In The Know: Lawsuit challenges county’s bail system, state’s economic outlook reviewed, and more

In The KnowIn The Know is your daily briefing on Oklahoma policy-related news. Inclusion of a story does not necessarily mean endorsement by the Oklahoma Policy Institute. Click here to subscribe to In The Know and see past editions.

New from OK Policy

OK Policy names new Communications Director: The Oklahoma Policy Institute has named Dave Hamby as its communications director to oversee the organization’s communication and media relations programs. He started at OK Policy in October 2019 and serves as a member of the organization’s leadership team. [OK Policy]

In The News

‘No lawyer present’: Federal lawsuit challenges Canadian County bail system: In a federal class-action lawsuit filed this week, local and national attorneys allege Canadian County’s pretrial detention system violates the Sixth and Eighth Amendments of the U.S. Constitution owing to how arrested individuals are assigned bail via judicial video conferencing without attorneys present. [NonDoc] The lawsuit alleges that the county’s bail system routinely keeps poor people in jail before a trial, not because they are a flight risk or a danger to society but only because they can’t afford to pay bail. [Public Radio Tulsa]

Oklahoma’s economy could slow, expert says: The national economy is showing signs of slowing, and Oklahoma’s economy could follow. Robert Dauffenbach, director of the Center for Economic and Management Research at the University of Oklahoma, says this is due in part to the state’s reliance on oil and natural gas production. [Public Radio Tulsa] Oilfield reductions appear to weigh on Oklahoma City tax revenues. [The Oklahoman]

Legislative leaders wary of ‘sluggish’ economy: At the State Chamber of Oklahoma’s annual public affairs forum Wednesday, legislative leaders answered questions about the economy, a proposed redistricting ballot initiative and gaming compact negotiations between Gov. Kevin Stitt and tribal nations. [NonDoc]

Oklahoma legislative leaders offer differing opinions on gaming compacts dispute: Leaders of Oklahoma’s House and Senate shared varying stances on Gov. Kevin Stitt’s dispute with the state’s Native American tribes over gaming revenue at a legislative forum Wednesday. [The Oklahoman] Those leaders have been reluctant to express opinions but were asked about the situation during a legislative panel sponsored by the State Chamber of Oklahoma. [Tulsa World] Leaders in the Oklahoma Legislature weighed in on some important issues facing the state and laid out priorities for the coming year during a forum staged Wednesday by the State Chamber of Oklahoma. [The Journal Record 🔒]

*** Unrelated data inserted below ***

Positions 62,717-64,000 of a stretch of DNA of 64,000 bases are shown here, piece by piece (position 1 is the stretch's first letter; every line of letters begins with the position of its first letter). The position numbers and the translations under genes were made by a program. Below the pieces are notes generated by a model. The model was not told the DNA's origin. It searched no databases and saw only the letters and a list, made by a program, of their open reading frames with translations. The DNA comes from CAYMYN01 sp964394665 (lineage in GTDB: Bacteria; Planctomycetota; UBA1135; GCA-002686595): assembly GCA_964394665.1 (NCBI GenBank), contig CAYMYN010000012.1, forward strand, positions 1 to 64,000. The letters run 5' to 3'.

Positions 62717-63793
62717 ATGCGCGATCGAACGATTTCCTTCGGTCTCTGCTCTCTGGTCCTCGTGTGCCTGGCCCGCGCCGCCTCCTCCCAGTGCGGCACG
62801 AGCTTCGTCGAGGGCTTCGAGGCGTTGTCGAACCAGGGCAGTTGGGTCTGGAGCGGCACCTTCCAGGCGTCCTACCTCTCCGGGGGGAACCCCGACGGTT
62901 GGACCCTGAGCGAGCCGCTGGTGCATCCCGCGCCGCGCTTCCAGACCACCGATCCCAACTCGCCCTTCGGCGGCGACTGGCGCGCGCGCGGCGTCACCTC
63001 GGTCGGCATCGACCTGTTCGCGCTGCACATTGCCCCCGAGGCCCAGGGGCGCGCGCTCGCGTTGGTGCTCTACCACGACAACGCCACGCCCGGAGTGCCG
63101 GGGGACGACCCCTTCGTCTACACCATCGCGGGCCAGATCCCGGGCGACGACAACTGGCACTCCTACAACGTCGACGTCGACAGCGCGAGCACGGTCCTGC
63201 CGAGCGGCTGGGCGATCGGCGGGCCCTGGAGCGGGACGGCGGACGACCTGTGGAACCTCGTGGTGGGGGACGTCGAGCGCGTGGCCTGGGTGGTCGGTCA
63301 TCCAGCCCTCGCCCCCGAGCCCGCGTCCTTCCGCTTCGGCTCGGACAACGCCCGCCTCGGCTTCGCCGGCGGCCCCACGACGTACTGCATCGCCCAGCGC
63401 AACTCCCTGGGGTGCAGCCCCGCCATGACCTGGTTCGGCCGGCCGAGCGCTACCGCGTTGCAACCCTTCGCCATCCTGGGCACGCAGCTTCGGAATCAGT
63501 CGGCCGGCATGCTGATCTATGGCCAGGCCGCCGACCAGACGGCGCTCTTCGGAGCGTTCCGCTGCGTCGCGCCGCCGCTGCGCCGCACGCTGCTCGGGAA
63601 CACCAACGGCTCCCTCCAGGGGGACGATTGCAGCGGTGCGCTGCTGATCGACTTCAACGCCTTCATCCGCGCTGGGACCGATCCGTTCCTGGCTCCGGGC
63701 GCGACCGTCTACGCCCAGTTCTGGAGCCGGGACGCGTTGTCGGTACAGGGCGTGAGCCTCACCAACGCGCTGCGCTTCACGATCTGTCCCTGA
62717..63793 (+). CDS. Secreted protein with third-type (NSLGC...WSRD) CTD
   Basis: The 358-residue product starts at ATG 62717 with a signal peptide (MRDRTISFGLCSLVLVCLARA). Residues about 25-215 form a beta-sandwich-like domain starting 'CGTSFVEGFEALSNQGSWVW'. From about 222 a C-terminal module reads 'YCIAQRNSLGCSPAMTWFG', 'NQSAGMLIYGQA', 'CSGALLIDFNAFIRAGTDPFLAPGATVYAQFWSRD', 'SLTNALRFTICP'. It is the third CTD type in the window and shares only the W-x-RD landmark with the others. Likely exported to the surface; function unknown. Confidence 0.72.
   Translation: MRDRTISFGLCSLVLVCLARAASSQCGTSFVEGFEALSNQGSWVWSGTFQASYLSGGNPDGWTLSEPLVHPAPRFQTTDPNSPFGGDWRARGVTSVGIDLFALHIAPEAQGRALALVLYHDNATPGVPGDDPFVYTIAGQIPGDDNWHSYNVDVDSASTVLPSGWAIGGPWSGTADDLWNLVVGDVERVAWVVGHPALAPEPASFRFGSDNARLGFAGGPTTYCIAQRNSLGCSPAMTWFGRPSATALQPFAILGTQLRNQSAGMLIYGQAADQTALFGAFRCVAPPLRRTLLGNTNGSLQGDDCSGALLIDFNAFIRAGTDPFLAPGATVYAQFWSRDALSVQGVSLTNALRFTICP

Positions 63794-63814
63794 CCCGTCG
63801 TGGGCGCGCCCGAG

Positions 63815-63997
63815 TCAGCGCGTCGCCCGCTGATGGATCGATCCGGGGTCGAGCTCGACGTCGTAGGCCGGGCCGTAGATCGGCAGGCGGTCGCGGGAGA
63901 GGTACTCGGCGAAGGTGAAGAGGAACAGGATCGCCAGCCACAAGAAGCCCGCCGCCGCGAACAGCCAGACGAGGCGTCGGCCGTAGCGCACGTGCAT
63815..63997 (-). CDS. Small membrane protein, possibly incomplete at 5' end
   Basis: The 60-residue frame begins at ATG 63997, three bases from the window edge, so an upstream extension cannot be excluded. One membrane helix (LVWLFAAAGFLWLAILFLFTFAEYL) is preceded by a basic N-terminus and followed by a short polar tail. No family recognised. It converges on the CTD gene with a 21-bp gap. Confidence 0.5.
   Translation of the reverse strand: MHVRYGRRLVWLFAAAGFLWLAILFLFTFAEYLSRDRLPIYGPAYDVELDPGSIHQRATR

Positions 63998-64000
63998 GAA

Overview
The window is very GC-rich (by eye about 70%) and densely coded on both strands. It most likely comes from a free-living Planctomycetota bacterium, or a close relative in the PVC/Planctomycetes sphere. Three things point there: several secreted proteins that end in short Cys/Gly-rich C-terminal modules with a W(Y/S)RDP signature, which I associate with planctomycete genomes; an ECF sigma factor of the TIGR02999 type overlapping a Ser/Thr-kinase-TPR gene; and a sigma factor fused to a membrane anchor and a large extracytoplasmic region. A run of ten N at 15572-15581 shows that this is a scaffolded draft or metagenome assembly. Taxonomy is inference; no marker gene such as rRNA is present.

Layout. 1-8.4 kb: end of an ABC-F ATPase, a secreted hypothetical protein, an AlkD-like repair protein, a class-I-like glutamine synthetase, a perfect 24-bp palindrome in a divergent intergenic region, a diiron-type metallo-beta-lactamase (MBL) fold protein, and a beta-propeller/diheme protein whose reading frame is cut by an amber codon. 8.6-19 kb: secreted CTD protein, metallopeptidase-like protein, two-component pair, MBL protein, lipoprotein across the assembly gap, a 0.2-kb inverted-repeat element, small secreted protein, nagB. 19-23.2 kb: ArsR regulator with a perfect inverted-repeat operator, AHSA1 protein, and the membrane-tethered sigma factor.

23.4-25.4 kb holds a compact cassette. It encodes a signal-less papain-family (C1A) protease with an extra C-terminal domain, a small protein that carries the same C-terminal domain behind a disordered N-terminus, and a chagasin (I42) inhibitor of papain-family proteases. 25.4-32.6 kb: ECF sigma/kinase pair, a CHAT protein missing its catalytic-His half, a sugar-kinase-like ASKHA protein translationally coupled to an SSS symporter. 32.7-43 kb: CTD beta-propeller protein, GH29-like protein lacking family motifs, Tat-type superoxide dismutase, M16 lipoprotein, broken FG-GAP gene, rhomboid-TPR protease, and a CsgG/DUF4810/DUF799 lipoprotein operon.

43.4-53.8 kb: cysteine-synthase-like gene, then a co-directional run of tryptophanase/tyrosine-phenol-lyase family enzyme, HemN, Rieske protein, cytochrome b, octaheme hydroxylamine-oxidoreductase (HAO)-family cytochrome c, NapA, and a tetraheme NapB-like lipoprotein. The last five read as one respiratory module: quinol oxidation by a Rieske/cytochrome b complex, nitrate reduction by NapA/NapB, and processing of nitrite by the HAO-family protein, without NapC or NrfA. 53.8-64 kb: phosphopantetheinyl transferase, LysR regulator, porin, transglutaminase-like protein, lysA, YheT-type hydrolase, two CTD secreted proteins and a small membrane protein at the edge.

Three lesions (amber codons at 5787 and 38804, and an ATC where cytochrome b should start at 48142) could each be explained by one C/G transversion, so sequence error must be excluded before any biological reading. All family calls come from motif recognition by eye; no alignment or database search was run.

Tag agency standoff with Gov. Stitt over lobbying is settled — for now: An attempt to force privately owned tag agencies to stop their lobbying activities has been dropped, state officials said this week. The issue is significant because the proposed ban on tag agency lobbying would extend executive orders signed earlier this year by Gov. Kevin Stitt to state government contractors — specifically, in this case, tag agents. [Tulsa World]

Officials point to homelessness, other student issues: According to the state of Oklahoma, public schools have declined in performance in the past year, as overall scores for classrooms dropped in 2018-2019. Area administrators don’t agree with that assessment. [CNHI]

How two Black girls from Oklahoma fought their high school’s head wrap ban: Seniors Is’Abella Miller and Delanie Seals have been fighting their school’s “culturally and ethnically insensitive” head wrap ban since they were sophomores. A few months ahead of graduation, they’ve finally won. [Vice]

Tulsa’s Jones Elementary School was closed once before and then reopened. Now its neighbors fear what will happen to their area if it’s shut down again: Jones Elementary is one of four elementary schools that would close as part of Tulsa Public School’s recommendation to eliminate $20 million from its 2020-21 budget. Students from Jones, Grimes and Wright elementary schools would be sent to surrounding schools next year if the school board approves the proposal in January. [Tulsa World]

Pivot wants to change your understanding of trauma: Pivot works with young people lacking stability in their lives. They are sometimes homeless or couch homeless, alone or disengaged. Many live with damaging labels and shame. In this Q&A, Pivot CEO Jennifer Goodrich discusses her 20 years with Pivot and what people need to understand about childhood trauma. [NonDoc] United Way hosts seminar on effects of childhood trauma. [CNHI]